The Southend Cliff Railway, also known as the Southend Cliff Lift has been a prominent feature of Southend seafront for more than 100 years and is one of the more unusual railways in the UK. Originally constructed in 1912 it operated for the first time on August Bank Holiday Monday of that year. The line is owned and operated by the Museums Service of Southend-on-Sea Borough Council, and operates throughout the Summer between 10:00 and 17:00. It provides access to the Cliff Gardens from the seafront and saves visitors a tiring walk to the top of the cliff.
There are around 20 operating funicular railways in England, and Southend-on-Sea has one of the most fascinating systems. Running for 40 metres on a gradient of 43.4%. The railway uses a track gauge of 1372mm (4ft 6 in) to guide the single car up and down the cliff-face. What makes this system so unusual is that despite having just a single passenger car the railway still operates on a true counter weight system, with the counter weight running on 533mm (21 in) track below the track that carries the passenger car.
Origins of the Cliff Railway
The origins of the Southend Cliff Railway go back to 1901 when the renowned American engineer Jesse W. Reno, constructed a moving walkway on this site. The walkway was basically a diesel engine driving looped chain to which were attached wooden slatted steps, a type f early escalator. Despite the successful completion of the project, and the unique pioneering nature of the technology the walkway did not last. No accidents were recorded on the walkway but it proved to be too noisy and unreliable for the public. It was also hampered by its exposed location which did not encourage the public to give the new walkway a try.
By 1912 construction had started on the new cliff railway which was built by Waygood & Company, the forerunners of the Otis Elevator Company, in 1912, and opened on the August Bank Holiday.
Repairs and refurbishment
The railway, as built, could carry 18 only people in the car, in 1930 this original car was replaced with one in the same style which had room for 30 people to make the journey in one trip. At the same time this new car was ordered it was decided to undertake a major refurbishment of the line.
The car was replaced again when further refurbishments were carried out in 1959. It was during this period of refurbishment that a major oversight in railway infrastructure was at last corrected. When first constructed the cliff railway had not been fitted with proper stations. So popular had the line now become that it was decided to install covered waiting facilities with seating at both ends of the railway, a lift call button was also added at this time.
No further major work was needed on the cliff railway until 1990 by which time the line was 78 years old and starting to show its age. Once again the car was replaced. For the first time it was decided to change the layout of the car and install an extra door on the right-hand side of the car in addition to the existing rear door. This decision certainly made exiting easier for passengers but also reduced the capacity of the car from 30 to back to 18. It also required some work at the seafront station to accommodate this new arrangement.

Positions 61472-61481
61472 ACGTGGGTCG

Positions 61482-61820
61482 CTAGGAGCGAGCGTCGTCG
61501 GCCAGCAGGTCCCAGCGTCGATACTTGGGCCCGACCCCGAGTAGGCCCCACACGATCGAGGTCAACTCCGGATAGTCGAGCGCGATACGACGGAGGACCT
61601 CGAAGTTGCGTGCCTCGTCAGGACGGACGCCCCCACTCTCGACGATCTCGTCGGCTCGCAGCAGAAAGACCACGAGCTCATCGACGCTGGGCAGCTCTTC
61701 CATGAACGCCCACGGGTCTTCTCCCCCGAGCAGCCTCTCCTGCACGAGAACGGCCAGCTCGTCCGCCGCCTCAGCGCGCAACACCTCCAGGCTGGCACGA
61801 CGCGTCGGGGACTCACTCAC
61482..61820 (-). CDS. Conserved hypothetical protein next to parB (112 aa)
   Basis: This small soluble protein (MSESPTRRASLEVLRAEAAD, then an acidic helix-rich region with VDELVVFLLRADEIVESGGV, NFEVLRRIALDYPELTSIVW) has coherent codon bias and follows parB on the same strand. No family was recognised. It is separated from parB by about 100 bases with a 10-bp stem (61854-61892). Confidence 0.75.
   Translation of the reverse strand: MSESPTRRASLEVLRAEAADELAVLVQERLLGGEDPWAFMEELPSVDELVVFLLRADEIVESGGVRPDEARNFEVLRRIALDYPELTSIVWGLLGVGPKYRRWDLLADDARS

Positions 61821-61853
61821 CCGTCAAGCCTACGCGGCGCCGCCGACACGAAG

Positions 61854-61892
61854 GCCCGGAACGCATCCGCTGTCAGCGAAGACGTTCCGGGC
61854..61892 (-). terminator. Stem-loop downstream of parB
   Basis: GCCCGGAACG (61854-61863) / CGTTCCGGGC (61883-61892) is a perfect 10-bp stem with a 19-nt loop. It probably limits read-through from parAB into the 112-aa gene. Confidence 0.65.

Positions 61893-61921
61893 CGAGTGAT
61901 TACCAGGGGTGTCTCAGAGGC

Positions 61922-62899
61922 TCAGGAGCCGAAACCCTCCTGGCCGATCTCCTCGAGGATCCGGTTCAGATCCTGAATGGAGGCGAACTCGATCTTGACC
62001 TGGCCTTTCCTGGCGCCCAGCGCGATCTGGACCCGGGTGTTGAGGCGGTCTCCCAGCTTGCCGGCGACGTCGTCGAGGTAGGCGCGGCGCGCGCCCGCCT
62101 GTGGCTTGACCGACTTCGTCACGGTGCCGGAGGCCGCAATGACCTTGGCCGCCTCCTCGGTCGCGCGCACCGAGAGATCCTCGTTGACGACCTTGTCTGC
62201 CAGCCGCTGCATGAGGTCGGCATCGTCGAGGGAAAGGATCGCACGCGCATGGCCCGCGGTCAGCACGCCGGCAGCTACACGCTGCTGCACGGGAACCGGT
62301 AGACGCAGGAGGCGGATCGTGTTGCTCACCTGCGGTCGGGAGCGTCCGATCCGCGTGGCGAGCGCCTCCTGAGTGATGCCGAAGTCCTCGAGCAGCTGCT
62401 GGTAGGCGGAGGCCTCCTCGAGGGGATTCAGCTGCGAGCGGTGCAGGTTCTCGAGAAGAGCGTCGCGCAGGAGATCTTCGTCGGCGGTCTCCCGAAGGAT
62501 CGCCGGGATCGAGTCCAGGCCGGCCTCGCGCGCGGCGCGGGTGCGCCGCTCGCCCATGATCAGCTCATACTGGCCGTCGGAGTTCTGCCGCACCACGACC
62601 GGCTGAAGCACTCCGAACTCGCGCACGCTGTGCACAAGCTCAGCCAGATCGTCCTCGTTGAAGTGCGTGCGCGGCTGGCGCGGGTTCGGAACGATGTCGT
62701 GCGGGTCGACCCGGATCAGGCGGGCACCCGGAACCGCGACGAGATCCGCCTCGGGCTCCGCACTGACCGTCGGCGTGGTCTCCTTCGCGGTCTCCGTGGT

Railway or Cable-car?
All went well with the Cliff Railway until 2004 when a major fault developed leading to closure of the line. Southend Council successfully applied for funding from the National Lottery and they were awarded £1.5 million to fully restore both the Cliff Railway and the Cliff Gardens. Work started on the station restoration in October 2005 and at first all went well. Disaster struck the restoration project shortly afterwards when the European Union decided to change the designation of the rack railway and make it subject to the same regulations that apply to all cable-cars across the European Union.
This re-designation of the railway saw it placed under much tighter safety requirements, and this led to significant delays and additional costs for the Council. New operating and braking systems were needed, and these had to be designed and produced just for the railway so they remained in keeping with the historic style of the listed Cliff Railway.
While work was progressing on creating these new components for the railway it was decided to use the opportunity of the forced line closure to dismantle other parts of the railway superstructure and check for signs of corrosion. This investigation led to the replacement of damaged sections of the inner structure of the line, and another increase in the costs of the project.
The Cliff Railway Reopens
The stations were finally restored in April 2006 at a cost of £133,000. The new-look buildings now had Victorian style pitched roofs and more disabled and family-friendly access was provided with less steep access ramps.
Despite all of this work on the stations there was still no operational car on the Cliff Railway. It was not until 2009 that the car was lifted from the track and sent away for restoration.
March the following year, and £650,000 later a rebuilt car returned to the Southend Cliff Railway. For the first time it now complied with all current disability legislation, and EU directives. The original chassis of the car had survived but all the body of the vehicle was classified as a new build.
The Mayor of Southend re-opened the Cliff Railway on 25th May 2010. Total restoration costs of the line had been more than £3 million, but the result had been a Cliff Railway that can serve faithfully for generations to come. Visitors to Southend today can once again travel from the seafront to the cliffs, and enjoy the same spectacular views that thrilled those first day-trippers to this part of Essex more than a century ago.